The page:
PC-MOS/386 Source Code

I missed this when it was initially announced. The source code for PC-MOS/386 version 5.01 is now available on github under the GPLv3 license. It requires the user to supply Borland C++ 3.1 in order to build, but there are binaries checked in as well, including a bootable floppy image.

PC-MOS is a multi-tasking/multi-user DOS clone. It was one of the first commercial products which used the 386’s virtual-8086 mode when it was released in early 1987 (but not the first, that was almost certainly CEMM in 1986).

It is worth noting that PC-MOS also supported 286 systems. It required custom hardware and also used the well-undocumented LOADALL instruction (see MOXMEM.INC).

The source code is unfortunately not organized in a very clear fashion; there are for example three separate and not quite identical copies of the PC-MOS kernel.

There is an interesting reference to “Bimini 2-SX” aka IBM 486SLC, which apparently had a bug affecting PC-MOS/386: “When executing a CALL or JMP instruction with a negative
displacement within a 32-bit code segment and an operand prefix override is used (i.e., to limit the target address to 16 bits), the resulting target address is computed incorrectly.” (see _386.ASM in the mos5src directory for additional detail).

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8 Responses to PC-MOS/386 Source Code

  1. Cassiel andersson says:

    Hi is this something for you?

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  2. Julien Oster says:

    Neat. I’m looking forward to see how that extra piece of hardware (apparently a “CHARGE” card) worked. There is also mention of an “ALL CARD (FOR 8088)”, which could potentially be even more interesting, given that the 8088 of course had no MMU at all to speak of:

    I386 equ FALSE ; IF INTEL 80386 CPU

    But maybe that comment is misleading. I also wonder why it says 8088 instead of 8086. Was this actually something specific to the 8088?

    Guess we’ll find out.

  3. Michal Necasek says:

    That’s probably more something for archive.org. Mostly in Swedish I assume?

  4. Michal Necasek says:

    What I read somewhere is that the PC/MOS custom 286 hardware included some kind of interposer between the CPU and motherboard. So if they had something similar for 8086 class hardware, the interposer would have to be different for 8088 and 8086. And all the early PCs used 8088 CPUs. IBM at least didn’t offer 8086-based systems until 1987 I believe, years after 286s. So if there was something, it may well have only supported 8088 and not 8086 CPUs.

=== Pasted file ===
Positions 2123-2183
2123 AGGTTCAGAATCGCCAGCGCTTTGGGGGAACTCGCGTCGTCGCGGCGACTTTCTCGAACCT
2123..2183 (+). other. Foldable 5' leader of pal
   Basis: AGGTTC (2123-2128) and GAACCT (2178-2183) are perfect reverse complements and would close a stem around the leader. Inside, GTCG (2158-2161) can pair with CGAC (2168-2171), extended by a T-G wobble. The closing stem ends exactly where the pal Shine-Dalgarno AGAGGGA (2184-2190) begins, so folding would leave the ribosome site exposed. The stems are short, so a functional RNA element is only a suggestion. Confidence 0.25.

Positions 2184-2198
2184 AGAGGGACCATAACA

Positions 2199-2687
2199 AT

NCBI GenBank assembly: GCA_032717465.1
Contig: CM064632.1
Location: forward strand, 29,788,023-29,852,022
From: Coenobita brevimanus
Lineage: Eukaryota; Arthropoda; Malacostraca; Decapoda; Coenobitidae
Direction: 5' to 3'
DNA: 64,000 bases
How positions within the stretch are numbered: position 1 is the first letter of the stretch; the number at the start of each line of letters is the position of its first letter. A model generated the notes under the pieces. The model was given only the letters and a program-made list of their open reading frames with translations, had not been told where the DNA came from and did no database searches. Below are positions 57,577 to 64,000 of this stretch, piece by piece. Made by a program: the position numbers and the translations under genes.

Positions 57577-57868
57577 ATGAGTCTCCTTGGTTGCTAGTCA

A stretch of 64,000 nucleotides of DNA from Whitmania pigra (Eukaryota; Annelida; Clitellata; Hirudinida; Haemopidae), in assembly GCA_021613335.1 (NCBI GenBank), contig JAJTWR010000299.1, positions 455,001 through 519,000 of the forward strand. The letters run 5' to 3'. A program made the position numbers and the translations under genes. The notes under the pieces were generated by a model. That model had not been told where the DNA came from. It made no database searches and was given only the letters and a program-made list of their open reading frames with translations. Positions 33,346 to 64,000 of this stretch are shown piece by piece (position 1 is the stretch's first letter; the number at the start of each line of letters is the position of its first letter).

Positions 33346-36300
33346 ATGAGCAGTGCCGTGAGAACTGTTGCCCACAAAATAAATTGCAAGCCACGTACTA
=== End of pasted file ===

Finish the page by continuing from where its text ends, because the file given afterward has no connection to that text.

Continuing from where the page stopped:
5. Christian says:

    @Cassiel: I’d be extremely interested in WinView for Networks. Can I contact you using email with regards to it?

  6. Richard Wells says:

    The Eagle Turbo XL from 1984* was an XT clone with an 8086 processor; it may have been the first PC compatible with 8086. By that time, the All Card was being phased out. Moving the video addresses to increase contiguous memory required patching applications but All Computers only managed to make a small number of patches and worse still did not work at all if the system had EGA. Being able to turn part of the 640k into expanded memory wasn’t much benefit.

    The All Charge Card had similar problems but at least extended memory could be turned into expanded. Worked wonderfully with the serial port text only Multilink** which made the AT Gizmo such a nice idea. Been a long time but I thought AT Gizmo was a licensed version of Charge Card. Ran into a bit of a problem once 386 prices started to decline; no one would pay $300 to give a 286 system a limited portion of 386 capabilities.

    * Well, 1983’s Eagle had a copyright issue with its original ROMs. Not sure if any were sold before IBM legal noticed.

    ** Multilink*** was the precursor to PC-MOS that ran on top of some versions of MS-DOS.

    *** Multilink had combined with the Tall Tree JRAM memory card to run background processes on an XT speedily making it one of the few programs that used (or even understood) the Tall Tree memory standard. Proved the concept of large DOS sessions which set the stage for newer more general purpose solutions.

  7. Bill S says:

    If I recall correctly AT&T / Olivetti had some extra hardware on the PC 6300+ with a 286 that would intercept signals on the bus and give you some of the features that would later exist in the 386’s v8086 mode. I own one of the machines, I’ve meant to look into it more but never got around to it. The idea was that System V could run in 286 protected mode and the hardware would handle switching modes and virtualizing certain machine states, etc for DOS. I’d imagine its similar in concept.

  8. ForOldHack says:

    The AT&T 6300. and +. Wikipedia has some good information on that: the 6300 ran Venix/86 and the 6300+ ran DOS and Sys V III under Locus’s Dos Merge, Simultask 1.0 was based on Locus Merge, Simultask 2.0 was based on VP/IX, and then the product became Univel UnixWare 1.0 Personal Edition came with DOS Merge 3.0 and Novell’s DR DOS.


    “The 6300 Plus was designed with special hardware on the bus that would suppress and capture bus cycles from the DOS program if they were directed toward addresses not assigned for direct access by the DOS virtual machine.”

    https://en.wikipedia.org/wiki/Merge_(software) Special hardware confirmed and for what purpose.

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